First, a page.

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Missed opportunities

Other than a stone obelisk at the north end of town and the seal atop the municipal building, it’s tough to find much evidence of the old emblem here.

Town vehicles do have decals with the rattlesnake symbol affixed to their doors, and the Minute Man banner’s history is told at the town’s award-winning museum and on a historical marker in front of the government building.

But the town’s street signs and place markers feature several other emblems. The town figured that it was time for uniformity — and for a seal that could be read more easily.

Town Council member David B. Lochridge said part of the problem with the Minute Man emblem is that it has three slogans, each printed in small letters, making them all difficult to read.

“The current seal, if you look at it, if that’s the goal of whatever you’re putting it on, then you should have something you can at least read,” said Mr. Lochridge, who has a marketing background. He said the town needed to seize this chance to create an effective brand. “What people don’t seem to understand is there’s a window of opportunity to gain effectiveness.”

Mr. Lochridge, though, stressed that nobody on the council ever proposed getting rid of the original town emblem.

“It really got blown, in my opinion, way out of proportion,” he said.

But Mr. Schulin, the Sons of the American Revolution member, said the town shouldn’t be too eager to look past its history.

“A town and a nation that willfully forgets its heroes and its legacy will themselves soon be forgotten,” he wrote in a commentary in the Culpeper Times.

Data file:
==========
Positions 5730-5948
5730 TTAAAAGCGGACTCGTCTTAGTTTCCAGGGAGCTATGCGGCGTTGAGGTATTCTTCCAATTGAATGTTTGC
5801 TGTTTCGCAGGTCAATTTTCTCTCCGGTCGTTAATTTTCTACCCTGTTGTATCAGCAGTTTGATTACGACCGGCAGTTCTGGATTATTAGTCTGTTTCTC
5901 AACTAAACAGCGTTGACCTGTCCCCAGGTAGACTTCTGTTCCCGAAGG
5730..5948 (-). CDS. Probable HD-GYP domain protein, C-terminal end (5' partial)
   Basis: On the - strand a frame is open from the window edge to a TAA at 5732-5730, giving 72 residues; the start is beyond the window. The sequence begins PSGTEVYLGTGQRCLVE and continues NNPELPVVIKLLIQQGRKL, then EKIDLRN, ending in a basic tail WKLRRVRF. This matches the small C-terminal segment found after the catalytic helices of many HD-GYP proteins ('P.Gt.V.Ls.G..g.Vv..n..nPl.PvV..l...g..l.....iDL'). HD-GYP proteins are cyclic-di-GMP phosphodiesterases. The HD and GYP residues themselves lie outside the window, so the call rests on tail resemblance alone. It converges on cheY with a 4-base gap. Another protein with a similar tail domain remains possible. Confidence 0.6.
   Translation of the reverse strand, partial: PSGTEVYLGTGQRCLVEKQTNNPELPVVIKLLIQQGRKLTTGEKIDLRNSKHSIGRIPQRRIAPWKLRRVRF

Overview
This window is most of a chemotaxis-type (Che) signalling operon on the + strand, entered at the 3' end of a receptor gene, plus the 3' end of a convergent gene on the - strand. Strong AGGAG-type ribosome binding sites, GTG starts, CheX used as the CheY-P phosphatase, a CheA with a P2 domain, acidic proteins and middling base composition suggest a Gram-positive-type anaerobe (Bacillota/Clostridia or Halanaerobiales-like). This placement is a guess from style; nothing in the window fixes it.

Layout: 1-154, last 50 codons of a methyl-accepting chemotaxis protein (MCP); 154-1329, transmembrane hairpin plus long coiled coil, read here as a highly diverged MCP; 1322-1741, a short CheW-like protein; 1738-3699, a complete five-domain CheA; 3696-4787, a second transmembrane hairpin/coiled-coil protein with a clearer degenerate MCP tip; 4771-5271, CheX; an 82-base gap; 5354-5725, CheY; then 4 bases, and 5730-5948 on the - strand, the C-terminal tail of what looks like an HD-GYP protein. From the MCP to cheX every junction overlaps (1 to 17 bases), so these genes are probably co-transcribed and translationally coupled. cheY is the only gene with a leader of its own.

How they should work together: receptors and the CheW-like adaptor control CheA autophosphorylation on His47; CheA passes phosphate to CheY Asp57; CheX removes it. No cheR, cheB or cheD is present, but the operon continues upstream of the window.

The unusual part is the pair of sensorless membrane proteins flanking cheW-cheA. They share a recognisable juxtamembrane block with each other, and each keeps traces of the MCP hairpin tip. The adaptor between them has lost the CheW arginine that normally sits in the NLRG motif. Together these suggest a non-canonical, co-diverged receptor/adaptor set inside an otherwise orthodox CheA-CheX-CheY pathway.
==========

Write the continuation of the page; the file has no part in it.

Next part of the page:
Renewed battles

Most historical battles in this part of Virginia were part of the Civil War. Richmond officials regularly make national headlines as they grapple with balancing their history as the capital of the Confederacy with a heavily black population.

But as the site of the first permanent settlement of the original 13 Colonies, Virginia has 400 years of history that allow for plenty of opportunities for controversy.

The Culpeper Minute Men were mustered in July 1775, and their flag with the rattlesnake emblem was created. The white banner features two mottoes — “Don’t Tread On Me” and “Liberty or Death,” a paraphrase of Patrick Henry’s famous Revolutionary War challenge to fellow Virginians, along with the rattlesnake that had become a symbol of American independence.

The timing of the Minute Men’s muster suggests that the flag even predates the introduction to the fledgling Continental Army of the far more famous “Gadsden flag,” named in honor of American Gen. Christopher Gadsden. That rattlesnake banner, set against a bright yellow background, has become popular among followers of the tea party and Mr. Paul’s ardent following in recent years.

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